Martin Luther King Jr.’s legacy lives on in Montreal

Martin Luther King Jr.’s legacy lives on in Montreal

On the 50th anniversary of Dr. Martin Luther King Jr.’s assassination, crowds gathered at Montreal’s Union United Church to remember him and continue working toward his vision of an equal and just society.

It was co-organized by Union United Church — which has a strong connection to the history of Montreal’s black community — along with the Center for Research-Action on Race Relations (CRARR) and Montreal’s Black History Month.

Quincy Armorer, the artistic director of the Black Theatre Workshop, delivered parts of King’s most famous speeches at the event.

“Every time I go through it I get teary-eyed at the very end,” he said of King’s I’ve Been to the Mountaintop speech.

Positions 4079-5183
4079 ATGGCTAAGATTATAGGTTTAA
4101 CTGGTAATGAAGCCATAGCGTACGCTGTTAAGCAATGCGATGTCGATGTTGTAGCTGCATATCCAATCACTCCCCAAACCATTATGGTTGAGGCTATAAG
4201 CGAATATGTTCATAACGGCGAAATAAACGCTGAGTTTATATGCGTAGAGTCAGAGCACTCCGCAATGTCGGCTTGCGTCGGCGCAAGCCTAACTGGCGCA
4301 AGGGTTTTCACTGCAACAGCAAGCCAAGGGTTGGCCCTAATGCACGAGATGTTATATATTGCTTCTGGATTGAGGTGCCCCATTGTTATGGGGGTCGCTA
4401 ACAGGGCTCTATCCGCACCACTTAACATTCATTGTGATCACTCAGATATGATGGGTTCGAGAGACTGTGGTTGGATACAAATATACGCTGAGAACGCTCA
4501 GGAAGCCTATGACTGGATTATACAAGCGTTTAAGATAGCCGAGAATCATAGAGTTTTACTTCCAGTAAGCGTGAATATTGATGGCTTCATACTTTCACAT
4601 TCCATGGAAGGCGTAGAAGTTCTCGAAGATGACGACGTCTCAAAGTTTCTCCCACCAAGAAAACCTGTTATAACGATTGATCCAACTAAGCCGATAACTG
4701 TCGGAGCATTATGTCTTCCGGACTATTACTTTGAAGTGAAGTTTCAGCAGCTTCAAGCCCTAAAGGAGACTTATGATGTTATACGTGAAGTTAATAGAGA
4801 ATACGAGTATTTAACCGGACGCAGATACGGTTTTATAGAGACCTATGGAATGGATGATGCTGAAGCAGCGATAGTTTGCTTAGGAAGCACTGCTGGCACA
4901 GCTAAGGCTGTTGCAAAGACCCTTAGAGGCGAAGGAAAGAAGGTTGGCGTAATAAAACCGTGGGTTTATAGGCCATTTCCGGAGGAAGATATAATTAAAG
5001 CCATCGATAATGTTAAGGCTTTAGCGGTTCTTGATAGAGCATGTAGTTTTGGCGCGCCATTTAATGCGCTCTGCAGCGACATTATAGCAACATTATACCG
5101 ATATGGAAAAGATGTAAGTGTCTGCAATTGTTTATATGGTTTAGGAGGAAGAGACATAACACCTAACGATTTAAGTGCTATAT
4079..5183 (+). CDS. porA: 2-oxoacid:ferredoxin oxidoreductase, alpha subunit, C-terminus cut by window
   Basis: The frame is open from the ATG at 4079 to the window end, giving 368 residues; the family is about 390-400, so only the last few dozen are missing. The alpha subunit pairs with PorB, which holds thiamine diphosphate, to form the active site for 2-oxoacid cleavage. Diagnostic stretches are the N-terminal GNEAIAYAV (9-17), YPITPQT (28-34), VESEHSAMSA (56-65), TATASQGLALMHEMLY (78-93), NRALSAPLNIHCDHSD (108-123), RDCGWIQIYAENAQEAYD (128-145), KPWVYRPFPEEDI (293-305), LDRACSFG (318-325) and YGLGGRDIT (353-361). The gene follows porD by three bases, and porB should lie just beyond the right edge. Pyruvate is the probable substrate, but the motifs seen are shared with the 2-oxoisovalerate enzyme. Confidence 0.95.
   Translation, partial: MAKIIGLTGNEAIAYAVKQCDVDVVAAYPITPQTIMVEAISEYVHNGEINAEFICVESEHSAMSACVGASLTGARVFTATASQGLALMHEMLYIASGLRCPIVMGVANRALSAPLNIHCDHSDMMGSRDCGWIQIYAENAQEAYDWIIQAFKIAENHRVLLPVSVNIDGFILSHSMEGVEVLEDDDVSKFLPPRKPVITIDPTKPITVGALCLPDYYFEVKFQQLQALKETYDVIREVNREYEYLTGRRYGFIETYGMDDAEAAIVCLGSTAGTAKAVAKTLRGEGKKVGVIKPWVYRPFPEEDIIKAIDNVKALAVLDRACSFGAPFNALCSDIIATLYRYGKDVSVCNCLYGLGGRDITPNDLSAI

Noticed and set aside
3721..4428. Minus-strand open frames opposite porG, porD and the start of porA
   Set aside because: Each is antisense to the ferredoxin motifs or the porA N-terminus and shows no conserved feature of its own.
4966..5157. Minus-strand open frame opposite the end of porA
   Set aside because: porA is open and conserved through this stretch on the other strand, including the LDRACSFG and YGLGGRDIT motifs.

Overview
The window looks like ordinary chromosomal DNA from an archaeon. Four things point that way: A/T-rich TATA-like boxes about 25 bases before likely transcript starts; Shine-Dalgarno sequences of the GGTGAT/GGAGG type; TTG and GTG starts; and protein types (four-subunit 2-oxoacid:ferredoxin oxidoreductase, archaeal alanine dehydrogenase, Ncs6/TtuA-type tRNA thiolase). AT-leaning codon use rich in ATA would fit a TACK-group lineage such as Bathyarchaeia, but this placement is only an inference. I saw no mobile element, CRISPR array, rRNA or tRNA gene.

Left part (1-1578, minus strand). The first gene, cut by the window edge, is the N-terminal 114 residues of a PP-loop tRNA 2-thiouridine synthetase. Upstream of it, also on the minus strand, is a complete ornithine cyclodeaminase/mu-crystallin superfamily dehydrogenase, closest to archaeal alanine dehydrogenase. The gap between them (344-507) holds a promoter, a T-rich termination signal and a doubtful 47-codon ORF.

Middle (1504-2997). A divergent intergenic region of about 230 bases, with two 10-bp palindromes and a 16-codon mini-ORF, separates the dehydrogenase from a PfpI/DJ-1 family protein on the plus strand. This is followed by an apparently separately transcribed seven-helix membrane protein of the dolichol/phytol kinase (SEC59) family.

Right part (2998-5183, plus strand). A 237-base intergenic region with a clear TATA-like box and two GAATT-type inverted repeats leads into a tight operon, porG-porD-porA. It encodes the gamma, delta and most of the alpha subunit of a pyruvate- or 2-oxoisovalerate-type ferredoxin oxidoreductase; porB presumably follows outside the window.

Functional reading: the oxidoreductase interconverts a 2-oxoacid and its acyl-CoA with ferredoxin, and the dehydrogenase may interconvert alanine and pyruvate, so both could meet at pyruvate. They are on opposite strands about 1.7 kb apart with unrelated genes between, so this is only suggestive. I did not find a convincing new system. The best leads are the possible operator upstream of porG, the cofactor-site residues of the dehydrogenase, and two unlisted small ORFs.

Michael Farkas, president of the Round Table on Black History Month, said the event at Union United Church was a way to pass King’s work onto a new generation.

“There’s still work to be done,” he said.

Some of that work was highlighted by CRARR earlier in the day.

A petition which expects the city to hold public consultations on concrete actions against systemic racism and discrimination reached its second phase.

It was launched in February and now needs to get 15,000 signatures in the next 90 days.

Former municipal election candidate for Project Montréal, Balarama Holness, has been vocal about the under-representation of visible minorities in Montreal’s last election.

“We will go to every arena, every mosque, every school, every media outlet and hope to get the support of Montrealers,” Holness said of the petition.

“We’re hoping to continue [King’s] legacy through this petition.”

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